An AirCorr I Plus logger equipped with two highly sensitive sensors, silver 50nm and copper 50nm, was installed in the archive. Initially, the logger was placed on a floor built from urea-free concrete with no ammonia odour. Then, it was moved to a floor with a strong ammonia odour. The aim was to test the effect of ammonia-type air pollutants on the air corrosivity. During the exposure in the odour-free area, the measured corrosion depth of 2.1 nm corresponds to the corrosion rate of 27 nm/year for the silver sensor, see Figure 2. The testing period was not long enough to classify the corrosivity according to the ISO 11844-1 standard but extrapolation of the data yields the IC 2 – Low corrosivity class. The corrosion rate identified at the same location for copper was 5 nm/year (Δh of 0.4 nm) corresponding to the IC 1 – Very low classification. After moving the logger onto the floor with the ammonia odour, the corrosion rate of silver dropped to 16 nm/year and remained constant during whole exposure period. In the case of copper, the corrosion rate was 2 nm/year and it slowly decreased.
Surprisingly, the corrosivity on the floor with the ammonia odour was lower than in non-polluted areas. The surface of copper was analysed by XPS after the exposure. The film of corrosion products contained a significant amount (app. 50%) of copper (II) and nitrogen bound up in an organic compound. Since urea is known for its corrosion inhibition toward copper, adsorption of urea from the atmosphere onto the metallic surface might be the reason for the reduction in the corrosion rates of copper and silver during exposure on the upper floor. The study showed that the locations made with the urea-modified concrete were safe for documents with copper and bronze parts, at least in the short term. The effect of this specific environment on other types of stored materials and its long-term effect on copper and copper-alloy materials is under study.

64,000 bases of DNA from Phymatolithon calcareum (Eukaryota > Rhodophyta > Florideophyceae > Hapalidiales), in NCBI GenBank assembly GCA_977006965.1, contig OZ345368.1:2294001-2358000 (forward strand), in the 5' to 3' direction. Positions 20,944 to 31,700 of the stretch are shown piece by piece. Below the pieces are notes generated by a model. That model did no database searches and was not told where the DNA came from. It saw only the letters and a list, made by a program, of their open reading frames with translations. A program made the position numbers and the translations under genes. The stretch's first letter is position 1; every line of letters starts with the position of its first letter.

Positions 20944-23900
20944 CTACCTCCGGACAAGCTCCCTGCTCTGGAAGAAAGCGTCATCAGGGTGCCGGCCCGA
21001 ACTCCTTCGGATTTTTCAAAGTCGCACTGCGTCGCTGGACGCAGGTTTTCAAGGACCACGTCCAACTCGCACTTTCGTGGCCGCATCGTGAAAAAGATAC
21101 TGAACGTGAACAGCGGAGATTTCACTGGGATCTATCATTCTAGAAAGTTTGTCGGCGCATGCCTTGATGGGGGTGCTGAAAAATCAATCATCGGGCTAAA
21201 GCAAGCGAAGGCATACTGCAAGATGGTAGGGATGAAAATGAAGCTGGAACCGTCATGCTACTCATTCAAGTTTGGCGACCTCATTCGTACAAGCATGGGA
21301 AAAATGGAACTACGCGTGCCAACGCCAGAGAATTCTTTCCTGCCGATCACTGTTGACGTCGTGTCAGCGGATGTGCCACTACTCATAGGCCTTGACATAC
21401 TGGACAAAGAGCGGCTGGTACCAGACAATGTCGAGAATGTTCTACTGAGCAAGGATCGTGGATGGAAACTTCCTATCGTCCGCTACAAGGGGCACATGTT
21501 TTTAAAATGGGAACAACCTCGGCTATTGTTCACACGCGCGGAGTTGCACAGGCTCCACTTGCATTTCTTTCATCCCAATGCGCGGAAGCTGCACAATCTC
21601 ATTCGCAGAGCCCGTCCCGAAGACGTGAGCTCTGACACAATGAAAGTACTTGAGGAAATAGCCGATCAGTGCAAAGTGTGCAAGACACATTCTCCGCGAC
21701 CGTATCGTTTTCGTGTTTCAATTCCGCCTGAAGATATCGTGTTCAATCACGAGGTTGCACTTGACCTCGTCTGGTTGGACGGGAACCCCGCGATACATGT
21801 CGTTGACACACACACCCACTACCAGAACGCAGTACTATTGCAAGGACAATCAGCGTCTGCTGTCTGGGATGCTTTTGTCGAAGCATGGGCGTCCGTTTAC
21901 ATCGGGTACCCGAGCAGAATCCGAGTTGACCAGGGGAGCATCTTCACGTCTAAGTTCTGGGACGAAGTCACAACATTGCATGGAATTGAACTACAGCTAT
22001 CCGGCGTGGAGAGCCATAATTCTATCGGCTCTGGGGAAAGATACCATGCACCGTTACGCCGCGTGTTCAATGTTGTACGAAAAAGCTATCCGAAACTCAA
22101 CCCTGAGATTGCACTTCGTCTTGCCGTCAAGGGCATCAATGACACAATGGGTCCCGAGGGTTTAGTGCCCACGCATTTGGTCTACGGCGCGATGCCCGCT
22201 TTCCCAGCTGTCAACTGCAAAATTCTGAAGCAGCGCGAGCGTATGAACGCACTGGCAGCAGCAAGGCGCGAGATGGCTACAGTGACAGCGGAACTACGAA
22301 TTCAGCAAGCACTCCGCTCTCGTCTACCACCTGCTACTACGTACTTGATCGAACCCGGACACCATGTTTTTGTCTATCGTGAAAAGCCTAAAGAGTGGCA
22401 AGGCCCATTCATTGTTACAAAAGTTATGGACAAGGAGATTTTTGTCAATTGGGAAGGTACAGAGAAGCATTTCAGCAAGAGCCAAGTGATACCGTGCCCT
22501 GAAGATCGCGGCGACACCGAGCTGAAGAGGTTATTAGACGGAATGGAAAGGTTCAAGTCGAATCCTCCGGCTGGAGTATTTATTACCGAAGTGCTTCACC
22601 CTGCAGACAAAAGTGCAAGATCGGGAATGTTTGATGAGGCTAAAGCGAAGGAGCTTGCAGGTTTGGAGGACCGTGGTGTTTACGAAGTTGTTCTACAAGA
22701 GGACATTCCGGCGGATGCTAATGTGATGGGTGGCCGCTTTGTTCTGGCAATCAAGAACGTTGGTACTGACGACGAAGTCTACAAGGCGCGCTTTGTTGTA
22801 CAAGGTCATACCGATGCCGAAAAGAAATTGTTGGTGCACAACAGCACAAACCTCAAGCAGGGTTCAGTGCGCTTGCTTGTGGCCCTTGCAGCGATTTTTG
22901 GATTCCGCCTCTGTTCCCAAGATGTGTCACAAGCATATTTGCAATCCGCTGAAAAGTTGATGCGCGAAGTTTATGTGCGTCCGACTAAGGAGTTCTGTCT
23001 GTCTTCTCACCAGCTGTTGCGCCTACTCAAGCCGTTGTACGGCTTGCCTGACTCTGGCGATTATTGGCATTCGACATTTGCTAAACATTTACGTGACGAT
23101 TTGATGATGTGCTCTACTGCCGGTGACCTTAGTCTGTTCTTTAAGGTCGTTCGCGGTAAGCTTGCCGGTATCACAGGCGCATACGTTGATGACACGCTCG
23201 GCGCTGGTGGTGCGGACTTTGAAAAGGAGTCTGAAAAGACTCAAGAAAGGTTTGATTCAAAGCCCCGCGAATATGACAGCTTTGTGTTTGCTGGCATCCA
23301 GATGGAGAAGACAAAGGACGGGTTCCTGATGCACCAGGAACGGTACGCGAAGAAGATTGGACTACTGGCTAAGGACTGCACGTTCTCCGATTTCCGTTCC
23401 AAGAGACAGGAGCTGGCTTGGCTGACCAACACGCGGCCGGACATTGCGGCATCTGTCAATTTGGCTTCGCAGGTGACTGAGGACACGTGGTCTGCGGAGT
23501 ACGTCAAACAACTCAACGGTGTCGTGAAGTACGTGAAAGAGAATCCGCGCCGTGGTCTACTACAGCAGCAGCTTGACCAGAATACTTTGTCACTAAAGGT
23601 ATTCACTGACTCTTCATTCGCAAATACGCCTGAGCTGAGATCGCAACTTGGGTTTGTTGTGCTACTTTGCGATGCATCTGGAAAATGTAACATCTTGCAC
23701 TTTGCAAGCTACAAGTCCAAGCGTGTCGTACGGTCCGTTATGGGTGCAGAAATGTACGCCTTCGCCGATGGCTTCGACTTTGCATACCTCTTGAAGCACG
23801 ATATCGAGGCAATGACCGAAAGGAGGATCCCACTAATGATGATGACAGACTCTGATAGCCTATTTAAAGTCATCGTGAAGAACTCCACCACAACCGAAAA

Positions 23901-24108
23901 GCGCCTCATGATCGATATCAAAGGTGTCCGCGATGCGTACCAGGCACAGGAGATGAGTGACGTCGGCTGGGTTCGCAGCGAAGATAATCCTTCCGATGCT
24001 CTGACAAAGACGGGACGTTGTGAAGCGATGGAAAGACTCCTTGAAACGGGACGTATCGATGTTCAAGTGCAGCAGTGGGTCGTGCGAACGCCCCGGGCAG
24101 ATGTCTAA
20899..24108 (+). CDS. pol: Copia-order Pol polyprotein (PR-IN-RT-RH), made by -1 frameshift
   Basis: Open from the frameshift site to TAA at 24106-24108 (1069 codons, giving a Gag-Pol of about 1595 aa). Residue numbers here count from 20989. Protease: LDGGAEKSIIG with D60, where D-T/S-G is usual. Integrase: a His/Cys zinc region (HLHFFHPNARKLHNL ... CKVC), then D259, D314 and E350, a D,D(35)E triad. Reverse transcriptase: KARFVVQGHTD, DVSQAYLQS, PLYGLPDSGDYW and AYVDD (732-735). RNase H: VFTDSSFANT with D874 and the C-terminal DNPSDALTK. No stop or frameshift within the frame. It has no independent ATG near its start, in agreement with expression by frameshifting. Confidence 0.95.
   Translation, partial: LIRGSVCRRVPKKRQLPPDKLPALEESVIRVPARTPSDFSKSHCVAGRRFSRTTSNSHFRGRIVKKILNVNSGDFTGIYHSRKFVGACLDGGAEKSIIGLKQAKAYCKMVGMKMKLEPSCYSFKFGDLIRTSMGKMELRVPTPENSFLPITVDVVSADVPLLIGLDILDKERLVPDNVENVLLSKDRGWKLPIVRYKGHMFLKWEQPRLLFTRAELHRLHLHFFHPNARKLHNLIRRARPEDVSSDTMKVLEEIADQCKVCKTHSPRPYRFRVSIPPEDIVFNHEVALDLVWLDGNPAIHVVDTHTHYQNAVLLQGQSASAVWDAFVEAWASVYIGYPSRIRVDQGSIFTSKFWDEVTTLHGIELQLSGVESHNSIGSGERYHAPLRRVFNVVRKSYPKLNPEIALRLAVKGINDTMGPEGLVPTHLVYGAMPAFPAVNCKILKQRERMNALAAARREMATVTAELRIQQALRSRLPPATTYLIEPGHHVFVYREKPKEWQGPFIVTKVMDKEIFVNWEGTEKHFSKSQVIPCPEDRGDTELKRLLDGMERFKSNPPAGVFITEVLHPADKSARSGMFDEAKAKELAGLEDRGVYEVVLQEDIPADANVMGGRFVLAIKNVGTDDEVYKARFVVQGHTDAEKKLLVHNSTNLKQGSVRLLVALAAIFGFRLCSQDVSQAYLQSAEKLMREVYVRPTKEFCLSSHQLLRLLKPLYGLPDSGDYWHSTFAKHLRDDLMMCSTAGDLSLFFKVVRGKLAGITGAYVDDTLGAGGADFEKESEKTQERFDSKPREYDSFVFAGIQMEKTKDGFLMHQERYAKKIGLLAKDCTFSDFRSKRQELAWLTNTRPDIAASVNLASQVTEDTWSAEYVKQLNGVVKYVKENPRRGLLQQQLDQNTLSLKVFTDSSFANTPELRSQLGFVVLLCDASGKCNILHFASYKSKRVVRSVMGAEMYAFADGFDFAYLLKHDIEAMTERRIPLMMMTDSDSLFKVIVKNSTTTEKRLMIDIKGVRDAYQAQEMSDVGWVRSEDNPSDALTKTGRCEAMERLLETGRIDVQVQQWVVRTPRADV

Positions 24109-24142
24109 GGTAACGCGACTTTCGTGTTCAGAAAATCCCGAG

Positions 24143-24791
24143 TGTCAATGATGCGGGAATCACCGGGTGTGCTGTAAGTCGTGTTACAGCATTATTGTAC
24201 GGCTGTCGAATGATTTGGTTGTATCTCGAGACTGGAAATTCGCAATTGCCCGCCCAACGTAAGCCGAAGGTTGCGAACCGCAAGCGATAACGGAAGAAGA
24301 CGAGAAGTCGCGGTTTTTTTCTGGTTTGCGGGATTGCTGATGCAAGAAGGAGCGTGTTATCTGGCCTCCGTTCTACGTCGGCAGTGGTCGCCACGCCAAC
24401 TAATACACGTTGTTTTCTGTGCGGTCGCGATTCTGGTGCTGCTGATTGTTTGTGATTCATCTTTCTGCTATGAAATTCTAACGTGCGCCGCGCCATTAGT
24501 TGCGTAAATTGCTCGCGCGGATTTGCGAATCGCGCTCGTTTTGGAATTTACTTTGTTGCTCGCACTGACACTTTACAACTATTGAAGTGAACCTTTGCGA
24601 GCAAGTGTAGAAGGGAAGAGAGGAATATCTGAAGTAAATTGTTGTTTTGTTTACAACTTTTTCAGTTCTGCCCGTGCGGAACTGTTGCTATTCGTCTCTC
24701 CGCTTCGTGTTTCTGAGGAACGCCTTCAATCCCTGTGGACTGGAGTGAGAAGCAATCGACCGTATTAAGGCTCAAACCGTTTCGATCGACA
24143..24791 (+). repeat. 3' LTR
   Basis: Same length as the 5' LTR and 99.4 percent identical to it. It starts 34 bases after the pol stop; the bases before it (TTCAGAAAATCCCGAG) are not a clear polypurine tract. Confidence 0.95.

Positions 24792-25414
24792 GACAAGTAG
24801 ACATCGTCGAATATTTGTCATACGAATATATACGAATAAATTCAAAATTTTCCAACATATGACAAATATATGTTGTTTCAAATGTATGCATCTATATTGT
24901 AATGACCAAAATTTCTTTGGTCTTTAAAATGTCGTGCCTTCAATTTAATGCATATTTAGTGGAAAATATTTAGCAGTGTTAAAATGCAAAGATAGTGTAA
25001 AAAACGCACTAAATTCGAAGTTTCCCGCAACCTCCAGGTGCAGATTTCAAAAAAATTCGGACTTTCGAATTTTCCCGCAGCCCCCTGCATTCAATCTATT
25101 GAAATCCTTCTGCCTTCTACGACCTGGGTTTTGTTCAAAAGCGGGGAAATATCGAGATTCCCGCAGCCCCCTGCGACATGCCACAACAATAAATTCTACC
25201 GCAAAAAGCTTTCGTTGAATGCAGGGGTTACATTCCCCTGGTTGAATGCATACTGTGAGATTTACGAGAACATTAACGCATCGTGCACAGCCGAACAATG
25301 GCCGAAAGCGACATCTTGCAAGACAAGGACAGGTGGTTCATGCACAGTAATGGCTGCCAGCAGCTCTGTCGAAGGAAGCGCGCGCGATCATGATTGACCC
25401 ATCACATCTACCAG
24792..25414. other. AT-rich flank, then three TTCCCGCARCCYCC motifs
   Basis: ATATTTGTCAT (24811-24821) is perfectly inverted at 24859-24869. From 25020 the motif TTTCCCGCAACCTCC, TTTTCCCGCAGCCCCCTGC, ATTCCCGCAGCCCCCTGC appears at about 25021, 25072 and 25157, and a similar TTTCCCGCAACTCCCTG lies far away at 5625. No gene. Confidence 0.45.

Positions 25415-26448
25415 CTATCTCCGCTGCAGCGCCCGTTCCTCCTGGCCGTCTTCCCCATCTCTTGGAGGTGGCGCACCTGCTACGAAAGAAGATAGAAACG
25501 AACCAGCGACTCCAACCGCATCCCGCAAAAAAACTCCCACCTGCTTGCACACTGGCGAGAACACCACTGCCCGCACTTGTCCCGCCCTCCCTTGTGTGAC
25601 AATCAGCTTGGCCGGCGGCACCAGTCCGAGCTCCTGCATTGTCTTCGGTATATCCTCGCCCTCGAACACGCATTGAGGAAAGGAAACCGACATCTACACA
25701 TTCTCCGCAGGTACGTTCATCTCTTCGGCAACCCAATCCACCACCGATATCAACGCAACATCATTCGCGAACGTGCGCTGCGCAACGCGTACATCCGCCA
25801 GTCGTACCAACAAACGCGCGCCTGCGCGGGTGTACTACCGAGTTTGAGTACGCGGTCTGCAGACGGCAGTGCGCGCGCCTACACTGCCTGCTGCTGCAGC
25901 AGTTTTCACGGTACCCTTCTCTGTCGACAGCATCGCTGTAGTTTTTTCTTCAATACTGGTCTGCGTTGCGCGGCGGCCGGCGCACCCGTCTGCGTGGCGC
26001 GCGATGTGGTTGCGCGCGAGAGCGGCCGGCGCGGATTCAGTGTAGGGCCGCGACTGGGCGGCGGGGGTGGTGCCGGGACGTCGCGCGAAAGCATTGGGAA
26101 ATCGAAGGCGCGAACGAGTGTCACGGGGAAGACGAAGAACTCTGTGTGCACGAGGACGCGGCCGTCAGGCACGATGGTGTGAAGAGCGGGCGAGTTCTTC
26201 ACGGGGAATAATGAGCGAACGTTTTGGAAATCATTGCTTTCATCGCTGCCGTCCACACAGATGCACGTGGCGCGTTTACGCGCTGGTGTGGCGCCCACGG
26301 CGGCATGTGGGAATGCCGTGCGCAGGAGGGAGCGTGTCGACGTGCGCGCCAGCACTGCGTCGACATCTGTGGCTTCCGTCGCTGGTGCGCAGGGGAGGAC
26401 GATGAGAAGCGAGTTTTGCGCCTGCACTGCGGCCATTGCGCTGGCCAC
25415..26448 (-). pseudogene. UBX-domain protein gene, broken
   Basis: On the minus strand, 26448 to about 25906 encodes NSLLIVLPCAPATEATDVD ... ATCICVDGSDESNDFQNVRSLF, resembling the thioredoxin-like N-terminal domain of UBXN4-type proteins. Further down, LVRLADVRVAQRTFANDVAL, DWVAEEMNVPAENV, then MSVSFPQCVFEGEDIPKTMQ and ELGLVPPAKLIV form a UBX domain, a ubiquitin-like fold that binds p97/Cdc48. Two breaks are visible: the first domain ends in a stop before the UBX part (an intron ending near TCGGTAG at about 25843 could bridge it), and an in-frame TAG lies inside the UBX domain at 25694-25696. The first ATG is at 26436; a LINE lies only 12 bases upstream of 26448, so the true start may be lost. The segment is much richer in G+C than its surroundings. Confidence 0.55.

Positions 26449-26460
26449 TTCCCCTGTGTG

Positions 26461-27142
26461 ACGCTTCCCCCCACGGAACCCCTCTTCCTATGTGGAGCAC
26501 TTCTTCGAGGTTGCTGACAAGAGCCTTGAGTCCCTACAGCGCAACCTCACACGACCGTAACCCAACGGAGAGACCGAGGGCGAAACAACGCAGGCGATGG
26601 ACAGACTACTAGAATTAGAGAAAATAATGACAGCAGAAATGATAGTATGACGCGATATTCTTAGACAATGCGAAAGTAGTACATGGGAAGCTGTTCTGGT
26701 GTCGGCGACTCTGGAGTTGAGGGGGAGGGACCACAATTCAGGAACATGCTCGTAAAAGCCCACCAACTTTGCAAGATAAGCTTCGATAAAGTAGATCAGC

Regular air quality monitoring of indoor premises. The Danish Royal Library considered AirCorr loggers as a possible replacement for passive sampling, which is carried out regularly at different locations within the institution. The high cost and delay of at least 2 months between the samplers’ deployment and return of the results are considered drawbacks of the passive sampling method.
Silver and copper sensors at low thicknesses, Ag-50nm and Cu-100nm, were used in an AirCorr I Plus logger. The monitoring was carried out at three locations over a total of 5 months. It started in a small room containing manuscripts with low air exchange, Location 1. Passive sampling revealed elevated concentrations of acetic and formic acids. The logger was then moved to storage with air filtration and climate control, Location 2. Acetic acid was not detected and the concentration of formic acid was very low in the second location. Finally, the monitoring was carried out in a visitor centre with low levels of organic acids but non-negligible outdoor pollution in form of SO2, NO2 and O3, Location 3. Cumulative data for the silver sensor along with the results of the accompanying passive samplers and the relative humidity record are shown in Figure 3. The corrosion depth of silver measured in the first 30 days at each of the locations reached 2.0, 0.2 and 4.8 nm, respectively. The air quality classifications according to the ISO 11844-1 standard were IC 2 – Low, IC 1 – Very low and IC 2 – Low. Following the Sacchi and Muller recommendation, S1, Extremely pure class would apply to the first two premises and S2, Pure to the last one.
Location 2 with tight air quality control was one order of magnitude less corrosive than Location 1 with elevated levels of organic acids. The highest corrosivity was found in the visitor centre (Location 3), which was open to outdoor air containing typical urban pollutants, including sulphur dioxide, nitrogen dioxide and ozone. Although silver is not particularly sensitive to these compounds, the last two have some effect on its corrosion stability. The corrosion rate of copper was negligible in all three locations and was to be 0.3, 0.1 and 0.1 nm/year, respectively.